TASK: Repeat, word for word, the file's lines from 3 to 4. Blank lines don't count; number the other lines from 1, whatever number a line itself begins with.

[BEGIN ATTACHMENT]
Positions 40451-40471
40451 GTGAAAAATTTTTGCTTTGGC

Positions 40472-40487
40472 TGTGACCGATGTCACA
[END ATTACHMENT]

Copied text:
Positions 40472-40487
40472 TGTGACCGATGTCACA